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Neonatal CSF Cytology-Reply

LAKSHMI D. PAPPU, MD; DILIP M. PUROHIT, MD
Am J Dis Child. 1983;137(1):89. doi:10.1001/archpedi.1983.02140270078029.
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In Reply.—We agree with Dr Dalens, and we reemphasize the importance of processing CSF samples quickly for several reasons. First, neutrophils degenerate rapidly, and they can alter the total and differential cell counts. Second, the delay in processing may result in degenerative, as well as artifactual, changes in monocytes. Third, the bacteria can be identified before disintegration.

The definition of macrophages in CSF is not universal. A review of the literature shows that various investigators1-5 have used different terms for the cells of the mononuclear phagocytic system. In our article, we followed the nomenclature in which a nonactivated monocyte in CSF was identified morphologically as a monocyte, whereas the activated monocyte and macrophage were considered identical, because we believe that except for minor variations they are similar cell types.6,7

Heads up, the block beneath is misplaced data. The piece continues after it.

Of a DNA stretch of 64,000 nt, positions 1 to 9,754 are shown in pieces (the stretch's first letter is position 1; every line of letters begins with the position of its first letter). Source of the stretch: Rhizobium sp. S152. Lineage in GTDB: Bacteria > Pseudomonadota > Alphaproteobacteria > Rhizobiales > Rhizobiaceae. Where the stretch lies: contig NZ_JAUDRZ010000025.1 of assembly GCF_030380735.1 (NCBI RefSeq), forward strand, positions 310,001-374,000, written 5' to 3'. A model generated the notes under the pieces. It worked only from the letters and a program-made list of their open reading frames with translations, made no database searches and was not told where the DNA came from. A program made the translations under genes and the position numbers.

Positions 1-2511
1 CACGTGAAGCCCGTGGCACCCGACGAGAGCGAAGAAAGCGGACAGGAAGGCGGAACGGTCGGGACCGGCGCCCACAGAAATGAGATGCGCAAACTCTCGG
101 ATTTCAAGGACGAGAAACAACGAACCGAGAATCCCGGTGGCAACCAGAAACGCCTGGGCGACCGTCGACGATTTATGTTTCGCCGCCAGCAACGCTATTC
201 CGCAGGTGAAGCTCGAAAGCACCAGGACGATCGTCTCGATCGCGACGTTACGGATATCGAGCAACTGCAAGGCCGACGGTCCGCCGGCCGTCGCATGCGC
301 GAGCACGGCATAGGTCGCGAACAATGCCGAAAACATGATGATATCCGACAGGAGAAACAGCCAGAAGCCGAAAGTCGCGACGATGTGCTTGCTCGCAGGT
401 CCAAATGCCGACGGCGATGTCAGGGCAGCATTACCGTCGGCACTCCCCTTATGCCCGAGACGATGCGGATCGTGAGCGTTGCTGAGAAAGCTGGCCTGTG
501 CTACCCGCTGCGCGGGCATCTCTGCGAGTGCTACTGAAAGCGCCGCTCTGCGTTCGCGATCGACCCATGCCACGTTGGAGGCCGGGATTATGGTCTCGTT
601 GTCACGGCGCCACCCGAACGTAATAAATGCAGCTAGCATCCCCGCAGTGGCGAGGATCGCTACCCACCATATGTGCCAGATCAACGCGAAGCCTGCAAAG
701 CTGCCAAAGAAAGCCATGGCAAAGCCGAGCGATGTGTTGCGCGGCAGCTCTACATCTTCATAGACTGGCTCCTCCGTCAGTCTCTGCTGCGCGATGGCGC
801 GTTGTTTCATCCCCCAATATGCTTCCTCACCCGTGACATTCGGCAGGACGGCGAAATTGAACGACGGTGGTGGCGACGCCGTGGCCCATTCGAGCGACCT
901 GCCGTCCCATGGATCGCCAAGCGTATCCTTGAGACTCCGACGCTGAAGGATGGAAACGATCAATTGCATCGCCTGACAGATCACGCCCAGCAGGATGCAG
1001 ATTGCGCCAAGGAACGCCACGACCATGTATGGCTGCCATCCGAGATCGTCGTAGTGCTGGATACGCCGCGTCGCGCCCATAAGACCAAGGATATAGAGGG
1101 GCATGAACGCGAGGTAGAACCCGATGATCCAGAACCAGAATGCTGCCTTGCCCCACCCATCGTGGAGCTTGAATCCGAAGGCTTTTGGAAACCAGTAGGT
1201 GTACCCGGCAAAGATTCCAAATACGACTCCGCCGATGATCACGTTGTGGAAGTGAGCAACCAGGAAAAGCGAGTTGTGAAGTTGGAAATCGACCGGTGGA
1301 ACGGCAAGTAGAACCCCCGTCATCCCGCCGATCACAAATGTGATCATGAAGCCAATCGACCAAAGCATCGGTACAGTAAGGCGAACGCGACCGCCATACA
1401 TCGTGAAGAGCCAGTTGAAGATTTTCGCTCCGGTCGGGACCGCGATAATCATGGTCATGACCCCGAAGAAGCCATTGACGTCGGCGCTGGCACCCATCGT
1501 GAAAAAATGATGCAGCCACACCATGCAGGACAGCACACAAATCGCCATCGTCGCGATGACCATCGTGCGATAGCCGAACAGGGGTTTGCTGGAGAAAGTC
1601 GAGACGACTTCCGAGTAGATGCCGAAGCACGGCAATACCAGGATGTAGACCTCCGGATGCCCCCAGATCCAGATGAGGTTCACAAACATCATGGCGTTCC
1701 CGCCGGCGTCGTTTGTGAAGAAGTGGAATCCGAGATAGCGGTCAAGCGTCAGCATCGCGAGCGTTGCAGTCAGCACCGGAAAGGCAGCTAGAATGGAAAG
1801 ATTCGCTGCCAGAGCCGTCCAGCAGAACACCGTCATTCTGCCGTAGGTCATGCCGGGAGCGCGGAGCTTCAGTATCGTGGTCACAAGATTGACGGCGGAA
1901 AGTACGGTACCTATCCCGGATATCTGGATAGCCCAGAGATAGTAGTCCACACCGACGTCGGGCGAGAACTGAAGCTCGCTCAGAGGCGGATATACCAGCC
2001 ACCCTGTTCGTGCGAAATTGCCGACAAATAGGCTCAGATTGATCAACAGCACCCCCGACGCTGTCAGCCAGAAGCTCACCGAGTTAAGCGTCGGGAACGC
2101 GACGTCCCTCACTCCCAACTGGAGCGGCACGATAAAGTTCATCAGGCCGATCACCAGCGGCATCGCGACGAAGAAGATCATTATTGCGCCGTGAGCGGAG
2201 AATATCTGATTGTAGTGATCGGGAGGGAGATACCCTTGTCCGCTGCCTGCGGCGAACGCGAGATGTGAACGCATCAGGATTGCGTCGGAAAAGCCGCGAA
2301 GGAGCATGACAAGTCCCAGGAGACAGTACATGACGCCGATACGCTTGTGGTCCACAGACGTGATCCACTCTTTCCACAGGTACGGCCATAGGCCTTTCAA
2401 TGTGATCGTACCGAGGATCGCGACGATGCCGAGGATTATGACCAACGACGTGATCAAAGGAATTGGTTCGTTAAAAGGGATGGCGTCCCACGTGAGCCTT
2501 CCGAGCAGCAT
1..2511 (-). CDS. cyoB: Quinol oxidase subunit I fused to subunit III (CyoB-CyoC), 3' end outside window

Observations of a relationship between psychomotor handicaps and a greater percentage of histiomonocytic cells in CSF on serial

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